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Control Valve Impact on Process Variability

by | Apr 28, 2010 | Valves, Actuators & Regulators

Jim Cahill

Jim Cahill

Chief Blogger, Social Marketing Leader

The March/April edition of Intech magazine features an article by ModelingAndControl.com‘s Greg McMillan–Key design components of final control elements. The article is derived from Greg’s new book, Essentials of Modern Measurements and Final Elements in the Process Industry.

Final control elements, such as control valves, are used to control the process by changing the flow. Greg notes:

By far, the most common final control element is the control valve, with its attendant positioner, actuator, and other components.

Other final elements include variable speed pumps, compressors, blowers, fans, and dampers. In some cases, using a variable frequency drive (VFD) instead of a control valve with its associated pressure drop can save energy:

…particularly in large utility flow applications…

Greg defines the term, backlash, as:

The amount of play (looseness or gap) in the connections between the shaft, stem, and closure component…that creates deadband and determines, in part, how well the valve will respond to small changes in signal.

He describes shaft windup as the result of rotating a stem or shaft in a ball or disk valve that has excessive seal friction.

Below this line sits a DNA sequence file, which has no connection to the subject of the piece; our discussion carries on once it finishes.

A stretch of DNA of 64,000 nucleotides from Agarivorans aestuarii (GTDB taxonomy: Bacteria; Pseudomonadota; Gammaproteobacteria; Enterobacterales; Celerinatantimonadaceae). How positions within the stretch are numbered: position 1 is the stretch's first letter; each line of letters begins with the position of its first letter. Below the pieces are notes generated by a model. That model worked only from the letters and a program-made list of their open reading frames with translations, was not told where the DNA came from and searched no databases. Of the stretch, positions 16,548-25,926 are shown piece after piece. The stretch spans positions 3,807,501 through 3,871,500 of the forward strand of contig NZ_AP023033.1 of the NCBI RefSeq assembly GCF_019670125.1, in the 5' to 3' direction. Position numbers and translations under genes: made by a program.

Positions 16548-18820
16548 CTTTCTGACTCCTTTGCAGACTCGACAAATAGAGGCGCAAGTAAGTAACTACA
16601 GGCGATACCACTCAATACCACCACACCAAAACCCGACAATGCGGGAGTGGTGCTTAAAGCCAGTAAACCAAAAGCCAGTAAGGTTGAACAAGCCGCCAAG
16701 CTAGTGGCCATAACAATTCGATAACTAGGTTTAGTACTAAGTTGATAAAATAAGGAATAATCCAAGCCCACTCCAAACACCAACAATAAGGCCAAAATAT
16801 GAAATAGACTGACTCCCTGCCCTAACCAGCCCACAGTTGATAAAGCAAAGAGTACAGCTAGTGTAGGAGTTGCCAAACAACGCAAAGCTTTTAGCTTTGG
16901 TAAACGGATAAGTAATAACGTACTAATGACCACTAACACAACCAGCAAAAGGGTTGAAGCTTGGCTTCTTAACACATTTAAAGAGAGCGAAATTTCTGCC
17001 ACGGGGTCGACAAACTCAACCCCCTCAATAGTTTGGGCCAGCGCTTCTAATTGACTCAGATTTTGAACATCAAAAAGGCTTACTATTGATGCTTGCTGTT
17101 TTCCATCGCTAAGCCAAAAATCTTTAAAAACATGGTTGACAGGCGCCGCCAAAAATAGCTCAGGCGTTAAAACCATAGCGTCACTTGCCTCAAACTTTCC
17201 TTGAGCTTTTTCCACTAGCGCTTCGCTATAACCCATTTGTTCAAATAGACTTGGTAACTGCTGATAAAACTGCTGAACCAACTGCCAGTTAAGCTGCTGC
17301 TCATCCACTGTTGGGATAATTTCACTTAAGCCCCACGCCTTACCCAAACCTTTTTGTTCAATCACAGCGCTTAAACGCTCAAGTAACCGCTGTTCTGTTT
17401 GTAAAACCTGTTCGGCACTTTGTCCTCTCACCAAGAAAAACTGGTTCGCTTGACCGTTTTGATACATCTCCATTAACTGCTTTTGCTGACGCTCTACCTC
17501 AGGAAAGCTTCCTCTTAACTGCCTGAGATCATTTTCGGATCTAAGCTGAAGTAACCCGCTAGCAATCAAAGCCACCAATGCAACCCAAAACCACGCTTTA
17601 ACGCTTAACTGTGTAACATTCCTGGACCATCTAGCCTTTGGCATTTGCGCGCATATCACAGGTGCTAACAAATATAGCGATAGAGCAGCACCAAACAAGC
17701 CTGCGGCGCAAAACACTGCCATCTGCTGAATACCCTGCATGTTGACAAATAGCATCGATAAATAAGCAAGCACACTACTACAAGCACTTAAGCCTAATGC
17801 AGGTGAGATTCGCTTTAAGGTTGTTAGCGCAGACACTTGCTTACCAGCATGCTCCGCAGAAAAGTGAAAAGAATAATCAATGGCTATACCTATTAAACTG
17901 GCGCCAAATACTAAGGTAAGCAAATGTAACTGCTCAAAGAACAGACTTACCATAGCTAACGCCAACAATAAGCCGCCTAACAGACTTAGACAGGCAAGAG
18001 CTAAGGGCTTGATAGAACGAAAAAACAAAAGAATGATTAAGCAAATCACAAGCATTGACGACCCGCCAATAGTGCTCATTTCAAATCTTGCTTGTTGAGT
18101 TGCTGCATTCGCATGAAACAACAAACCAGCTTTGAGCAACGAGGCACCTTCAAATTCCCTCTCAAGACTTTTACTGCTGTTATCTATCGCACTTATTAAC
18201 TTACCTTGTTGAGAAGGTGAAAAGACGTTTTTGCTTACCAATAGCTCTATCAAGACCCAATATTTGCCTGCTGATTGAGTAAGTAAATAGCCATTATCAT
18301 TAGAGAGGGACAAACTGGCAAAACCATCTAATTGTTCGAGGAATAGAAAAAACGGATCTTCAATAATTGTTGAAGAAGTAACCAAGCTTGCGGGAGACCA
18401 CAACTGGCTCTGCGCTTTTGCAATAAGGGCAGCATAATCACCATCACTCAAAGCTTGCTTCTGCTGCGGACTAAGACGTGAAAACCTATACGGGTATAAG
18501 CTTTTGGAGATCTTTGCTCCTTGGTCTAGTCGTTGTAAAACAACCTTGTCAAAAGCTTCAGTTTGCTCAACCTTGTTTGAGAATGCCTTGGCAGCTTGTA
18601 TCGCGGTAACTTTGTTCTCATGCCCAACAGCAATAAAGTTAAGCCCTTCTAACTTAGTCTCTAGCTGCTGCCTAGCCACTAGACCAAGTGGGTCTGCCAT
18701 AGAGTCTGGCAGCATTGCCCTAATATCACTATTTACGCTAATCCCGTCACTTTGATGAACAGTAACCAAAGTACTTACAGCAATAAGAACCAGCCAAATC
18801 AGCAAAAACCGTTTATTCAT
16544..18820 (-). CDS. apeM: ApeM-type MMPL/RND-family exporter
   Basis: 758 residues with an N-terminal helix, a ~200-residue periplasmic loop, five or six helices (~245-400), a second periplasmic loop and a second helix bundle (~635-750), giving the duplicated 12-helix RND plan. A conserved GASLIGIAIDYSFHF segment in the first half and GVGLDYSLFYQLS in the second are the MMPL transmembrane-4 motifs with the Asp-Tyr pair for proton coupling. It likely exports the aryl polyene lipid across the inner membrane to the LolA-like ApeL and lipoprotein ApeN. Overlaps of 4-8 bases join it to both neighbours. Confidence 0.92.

Sticktion is the case where the control valve sticks for a period before moving to the requested position. In the article, Greg summarizes the effect of sticktion and backlash:

For small changes in valve signals, the resolution limit from sticktion and deadband from backlash that prevent a good response and create a sustained oscillation (limit cycle) are observable. Current test methods established by the ISA-75.25.01-2000 (R2006) standard address the effect of step size on response.

Greg showed these oscillatory effects in a recent deminar (demo/seminar), PID Control of Valve Sticktion and Backlash.

Control valve backlash, shaft windup, and/or sticktion can impact the process by increasing variability. A loop in automatic trying to compensate for these conditions oscillates:

…from the continuous hunting of integral action to find a position it cannot attain exactly.

Greg notes that sliding stem (globe) valves are least affected by these conditions. Digital valve controllers, also referred to as smart digital positioners, help to reduce these issues with fast-feedback control and built-in diagnostics.

Greg suggests some best specification practices for your control valves. If you’re looking at replacing or adding control valves to your plant, be sure to read the article to see these best practices as well as things to think about with variable speed drives.


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The opinions expressed here are the personal opinions of the authors. Content published here is not read or approved by Emerson before it is posted and does not necessarily represent the views and opinions of Emerson.